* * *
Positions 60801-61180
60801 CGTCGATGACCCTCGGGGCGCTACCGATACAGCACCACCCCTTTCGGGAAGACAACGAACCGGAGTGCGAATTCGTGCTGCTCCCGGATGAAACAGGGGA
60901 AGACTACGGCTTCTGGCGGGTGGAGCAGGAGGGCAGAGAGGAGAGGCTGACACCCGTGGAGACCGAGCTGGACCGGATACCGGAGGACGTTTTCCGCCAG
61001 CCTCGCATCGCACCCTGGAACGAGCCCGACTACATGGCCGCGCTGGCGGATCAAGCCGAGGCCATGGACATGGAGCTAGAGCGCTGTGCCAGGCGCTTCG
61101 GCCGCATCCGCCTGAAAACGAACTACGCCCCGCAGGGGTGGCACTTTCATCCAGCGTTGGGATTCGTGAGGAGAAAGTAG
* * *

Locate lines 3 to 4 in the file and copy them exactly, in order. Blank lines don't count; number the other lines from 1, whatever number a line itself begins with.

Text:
60901 AGACTACGGCTTCTGGCGGGTGGAGCAGGAGGGCAGAGAGGAGAGGCTGACACCCGTGGAGACCGAGCTGGACCGGATACCGGAGGACGTTTTCCGCCAG
61001 CCTCGCATCGCACCCTGGAACGAGCCCGACTACATGGCCGCGCTGGCGGATCAAGCCGAGGCCATGGACATGGAGCTAGAGCGCTGTGCCAGGCGCTTCG